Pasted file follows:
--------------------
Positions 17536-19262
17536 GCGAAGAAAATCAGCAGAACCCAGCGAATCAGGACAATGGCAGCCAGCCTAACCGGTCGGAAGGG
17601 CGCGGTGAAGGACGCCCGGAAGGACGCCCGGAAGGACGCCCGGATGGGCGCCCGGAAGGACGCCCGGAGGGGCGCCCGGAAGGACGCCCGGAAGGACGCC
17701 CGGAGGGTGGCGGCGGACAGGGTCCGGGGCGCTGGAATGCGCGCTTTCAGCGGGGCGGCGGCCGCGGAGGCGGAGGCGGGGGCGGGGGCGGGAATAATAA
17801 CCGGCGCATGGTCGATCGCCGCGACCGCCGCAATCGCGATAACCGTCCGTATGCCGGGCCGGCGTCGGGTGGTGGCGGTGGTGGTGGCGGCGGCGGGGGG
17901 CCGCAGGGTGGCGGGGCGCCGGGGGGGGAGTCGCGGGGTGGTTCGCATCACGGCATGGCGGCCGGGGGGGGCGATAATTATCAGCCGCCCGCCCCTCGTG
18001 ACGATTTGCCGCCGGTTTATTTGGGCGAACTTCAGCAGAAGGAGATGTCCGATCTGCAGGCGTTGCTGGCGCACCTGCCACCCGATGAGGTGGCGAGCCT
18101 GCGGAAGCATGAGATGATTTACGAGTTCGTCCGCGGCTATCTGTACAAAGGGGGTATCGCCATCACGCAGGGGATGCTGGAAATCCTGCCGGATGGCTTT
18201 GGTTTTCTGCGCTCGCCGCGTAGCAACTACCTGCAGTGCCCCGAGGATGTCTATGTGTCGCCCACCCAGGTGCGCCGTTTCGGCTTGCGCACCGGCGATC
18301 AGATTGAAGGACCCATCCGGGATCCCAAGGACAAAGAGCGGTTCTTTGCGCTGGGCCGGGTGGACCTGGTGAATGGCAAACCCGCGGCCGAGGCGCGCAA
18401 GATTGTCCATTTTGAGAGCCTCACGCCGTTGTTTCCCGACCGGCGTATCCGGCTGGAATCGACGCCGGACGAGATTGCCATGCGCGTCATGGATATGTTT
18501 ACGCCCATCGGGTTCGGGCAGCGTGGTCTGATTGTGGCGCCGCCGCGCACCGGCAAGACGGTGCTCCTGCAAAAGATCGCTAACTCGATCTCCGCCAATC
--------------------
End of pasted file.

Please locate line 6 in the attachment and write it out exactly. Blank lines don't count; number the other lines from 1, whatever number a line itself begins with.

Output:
17901 CCGCAGGGTGGCGGGGCGCCGGGGGGGGAGTCGCGGGGTGGTTCGCATCACGGCATGGCGGCCGGGGGGGGCGATAATTATCAGCCGCCCGCCCCTCGTG